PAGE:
CrisisJam #3, curated by Harry Browne, is now live!

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Browse the links below or head over to to see it in all its glory.

They make a desert and they call it peace

Radical analyses of the Irish and European debt crisis can benefit from engagement with some mainstream (or even right-wing) analyses – there is much to be learned there, and sometimes a surprising amount of common ground. However, where the mainstream falls down is in its misunderstanding (wilful or not) of the politics of the way in which the debt crisis is being managed – it does not recognise (or chooses not to recognise) the instrumentality of the debt response for the furtherance of corporate power and wealth. In other words, what good does it do, and for whom? By Andy Storey.

Value added: bland
The election campaign has now begun in earnest, and the performers have shuffled on stage and begun their well-rehearsed hymn to hopeychange. But Patrick Barry finds them woefully out of tune.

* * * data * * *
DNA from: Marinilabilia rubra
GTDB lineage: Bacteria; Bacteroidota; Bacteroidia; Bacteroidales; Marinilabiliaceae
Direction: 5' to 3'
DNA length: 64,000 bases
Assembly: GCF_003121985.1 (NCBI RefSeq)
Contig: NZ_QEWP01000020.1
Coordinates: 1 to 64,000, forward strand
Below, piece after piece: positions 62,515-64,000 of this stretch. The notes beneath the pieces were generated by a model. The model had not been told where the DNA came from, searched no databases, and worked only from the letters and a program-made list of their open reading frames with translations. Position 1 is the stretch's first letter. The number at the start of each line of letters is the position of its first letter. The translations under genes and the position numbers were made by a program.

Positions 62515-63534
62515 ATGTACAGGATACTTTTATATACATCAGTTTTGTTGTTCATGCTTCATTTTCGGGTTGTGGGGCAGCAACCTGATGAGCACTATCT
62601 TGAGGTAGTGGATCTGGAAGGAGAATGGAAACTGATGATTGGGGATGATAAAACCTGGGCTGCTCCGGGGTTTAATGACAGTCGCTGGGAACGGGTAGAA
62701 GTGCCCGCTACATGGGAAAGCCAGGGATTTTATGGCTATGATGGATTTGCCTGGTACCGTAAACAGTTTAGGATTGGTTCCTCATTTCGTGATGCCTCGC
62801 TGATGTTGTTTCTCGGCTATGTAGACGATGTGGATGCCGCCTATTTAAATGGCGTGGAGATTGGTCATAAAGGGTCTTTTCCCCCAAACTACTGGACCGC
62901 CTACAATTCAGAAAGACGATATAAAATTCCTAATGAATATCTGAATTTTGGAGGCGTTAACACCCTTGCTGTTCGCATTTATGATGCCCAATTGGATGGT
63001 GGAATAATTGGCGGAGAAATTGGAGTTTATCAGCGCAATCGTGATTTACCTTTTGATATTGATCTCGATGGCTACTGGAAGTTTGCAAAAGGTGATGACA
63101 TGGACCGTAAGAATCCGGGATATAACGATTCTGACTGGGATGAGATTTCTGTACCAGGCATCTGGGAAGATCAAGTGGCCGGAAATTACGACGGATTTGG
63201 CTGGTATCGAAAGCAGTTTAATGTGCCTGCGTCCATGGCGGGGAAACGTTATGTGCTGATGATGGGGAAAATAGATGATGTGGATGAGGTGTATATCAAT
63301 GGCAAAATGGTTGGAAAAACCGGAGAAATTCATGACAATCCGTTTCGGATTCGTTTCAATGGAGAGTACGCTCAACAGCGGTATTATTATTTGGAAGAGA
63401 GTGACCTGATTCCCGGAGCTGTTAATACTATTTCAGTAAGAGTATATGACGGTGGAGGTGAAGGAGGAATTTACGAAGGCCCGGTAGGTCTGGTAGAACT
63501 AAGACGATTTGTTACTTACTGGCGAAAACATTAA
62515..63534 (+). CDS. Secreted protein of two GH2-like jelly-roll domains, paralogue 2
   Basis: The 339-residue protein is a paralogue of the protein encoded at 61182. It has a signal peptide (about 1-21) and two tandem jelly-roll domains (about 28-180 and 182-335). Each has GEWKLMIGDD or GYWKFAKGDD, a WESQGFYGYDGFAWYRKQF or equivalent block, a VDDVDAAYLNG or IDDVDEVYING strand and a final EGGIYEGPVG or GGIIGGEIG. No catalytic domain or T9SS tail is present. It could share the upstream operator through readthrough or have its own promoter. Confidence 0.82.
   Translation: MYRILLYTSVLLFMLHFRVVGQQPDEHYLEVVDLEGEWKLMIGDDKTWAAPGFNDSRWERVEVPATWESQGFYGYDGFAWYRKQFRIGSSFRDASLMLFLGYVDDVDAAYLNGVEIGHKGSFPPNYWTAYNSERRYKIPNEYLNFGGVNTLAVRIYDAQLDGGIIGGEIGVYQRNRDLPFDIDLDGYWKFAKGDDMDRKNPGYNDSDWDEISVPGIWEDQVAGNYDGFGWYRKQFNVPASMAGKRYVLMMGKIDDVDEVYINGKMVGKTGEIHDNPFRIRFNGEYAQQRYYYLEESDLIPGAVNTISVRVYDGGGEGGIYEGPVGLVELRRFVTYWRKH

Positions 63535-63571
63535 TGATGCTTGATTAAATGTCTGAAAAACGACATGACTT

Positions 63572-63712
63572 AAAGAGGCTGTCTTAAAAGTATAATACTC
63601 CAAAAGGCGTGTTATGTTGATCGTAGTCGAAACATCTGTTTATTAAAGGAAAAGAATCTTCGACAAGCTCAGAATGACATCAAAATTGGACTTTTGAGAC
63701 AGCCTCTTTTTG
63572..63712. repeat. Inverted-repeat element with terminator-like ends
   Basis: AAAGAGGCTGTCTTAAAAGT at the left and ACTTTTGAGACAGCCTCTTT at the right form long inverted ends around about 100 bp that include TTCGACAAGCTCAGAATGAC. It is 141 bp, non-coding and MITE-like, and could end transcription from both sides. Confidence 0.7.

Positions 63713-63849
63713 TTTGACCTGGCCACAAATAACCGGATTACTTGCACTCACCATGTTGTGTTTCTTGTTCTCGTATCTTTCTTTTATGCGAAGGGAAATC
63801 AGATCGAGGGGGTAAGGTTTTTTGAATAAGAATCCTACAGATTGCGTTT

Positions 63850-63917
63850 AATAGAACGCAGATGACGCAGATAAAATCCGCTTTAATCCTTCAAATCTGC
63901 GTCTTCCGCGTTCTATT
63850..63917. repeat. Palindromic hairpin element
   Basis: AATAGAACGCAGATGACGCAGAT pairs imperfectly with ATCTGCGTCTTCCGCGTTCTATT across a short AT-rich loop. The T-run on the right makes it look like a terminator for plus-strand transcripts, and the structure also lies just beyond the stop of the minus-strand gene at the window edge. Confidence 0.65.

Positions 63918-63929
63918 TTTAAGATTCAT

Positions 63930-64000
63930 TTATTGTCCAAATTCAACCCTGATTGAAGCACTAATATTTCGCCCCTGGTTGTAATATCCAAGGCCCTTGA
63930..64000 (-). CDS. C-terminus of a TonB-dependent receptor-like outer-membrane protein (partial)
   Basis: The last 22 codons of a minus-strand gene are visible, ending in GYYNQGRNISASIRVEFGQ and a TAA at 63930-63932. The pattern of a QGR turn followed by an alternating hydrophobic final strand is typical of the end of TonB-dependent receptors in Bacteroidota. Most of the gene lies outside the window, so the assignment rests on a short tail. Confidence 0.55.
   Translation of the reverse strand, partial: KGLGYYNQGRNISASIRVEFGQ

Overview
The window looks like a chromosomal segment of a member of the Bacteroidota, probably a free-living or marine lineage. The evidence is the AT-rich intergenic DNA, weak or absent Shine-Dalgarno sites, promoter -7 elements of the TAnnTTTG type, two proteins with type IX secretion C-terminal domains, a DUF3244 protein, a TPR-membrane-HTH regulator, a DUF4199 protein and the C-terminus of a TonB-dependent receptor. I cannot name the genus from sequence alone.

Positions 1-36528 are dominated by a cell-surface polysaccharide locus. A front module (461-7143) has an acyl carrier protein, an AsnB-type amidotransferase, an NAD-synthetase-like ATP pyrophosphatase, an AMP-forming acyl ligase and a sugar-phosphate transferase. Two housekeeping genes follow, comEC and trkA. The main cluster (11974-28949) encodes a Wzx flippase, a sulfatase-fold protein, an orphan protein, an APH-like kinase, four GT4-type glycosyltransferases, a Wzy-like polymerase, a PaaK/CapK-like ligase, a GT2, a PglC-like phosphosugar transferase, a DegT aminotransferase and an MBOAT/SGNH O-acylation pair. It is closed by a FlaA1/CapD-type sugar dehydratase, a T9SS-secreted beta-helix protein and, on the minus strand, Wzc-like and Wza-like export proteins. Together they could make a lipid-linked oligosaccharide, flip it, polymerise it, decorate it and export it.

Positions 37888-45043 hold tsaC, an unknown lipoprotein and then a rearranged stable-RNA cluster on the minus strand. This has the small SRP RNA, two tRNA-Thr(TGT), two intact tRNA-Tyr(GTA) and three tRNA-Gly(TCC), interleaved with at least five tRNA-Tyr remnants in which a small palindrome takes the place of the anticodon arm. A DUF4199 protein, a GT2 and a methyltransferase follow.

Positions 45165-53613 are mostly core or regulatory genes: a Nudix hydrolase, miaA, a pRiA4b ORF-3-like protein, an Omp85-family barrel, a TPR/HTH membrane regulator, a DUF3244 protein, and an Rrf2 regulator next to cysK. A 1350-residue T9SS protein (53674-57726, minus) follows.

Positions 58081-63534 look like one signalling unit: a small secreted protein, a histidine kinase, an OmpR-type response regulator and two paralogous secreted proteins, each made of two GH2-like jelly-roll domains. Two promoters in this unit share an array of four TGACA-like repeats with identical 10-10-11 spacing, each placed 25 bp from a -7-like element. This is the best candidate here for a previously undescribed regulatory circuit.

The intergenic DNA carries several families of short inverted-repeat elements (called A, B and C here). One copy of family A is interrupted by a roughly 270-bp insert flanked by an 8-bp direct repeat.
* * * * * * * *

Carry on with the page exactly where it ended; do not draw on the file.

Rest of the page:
Still dodging the abortion issue
Political and media amnesia may soon be impossible, thanks to the wealth of archival information now at our fingertips, but sometimes humdrum human memory is the best archive of all. Harry Browne recently stumbled upon an accidental forgetting by the Irish Times that shows just how easy it is to leave a scratch on the record of history.

The politics of counting and the myths of migration
Writing about statistics in the 1950s, Darrell Huff noted: “There is something fascinating about [them]. One gets such wholesale returns of conjecture out of such a trifling investment of fact.” As it was, so it ever will be, as Mary Gilmartin finds.

Closer to Boston than Berlin

With an election only weeks away, five ministers have announced their retirement (with healthy pensions) from political life. But what level of destruction have they left in their wake? Justin Frewen assesses Mary Harney’s reign of terror.

Next week’s issue will be curated by Gavan Titley; as ever, keep contributions coming!

And in case you missed them: CrisisJam #1 and CrisisJam #2.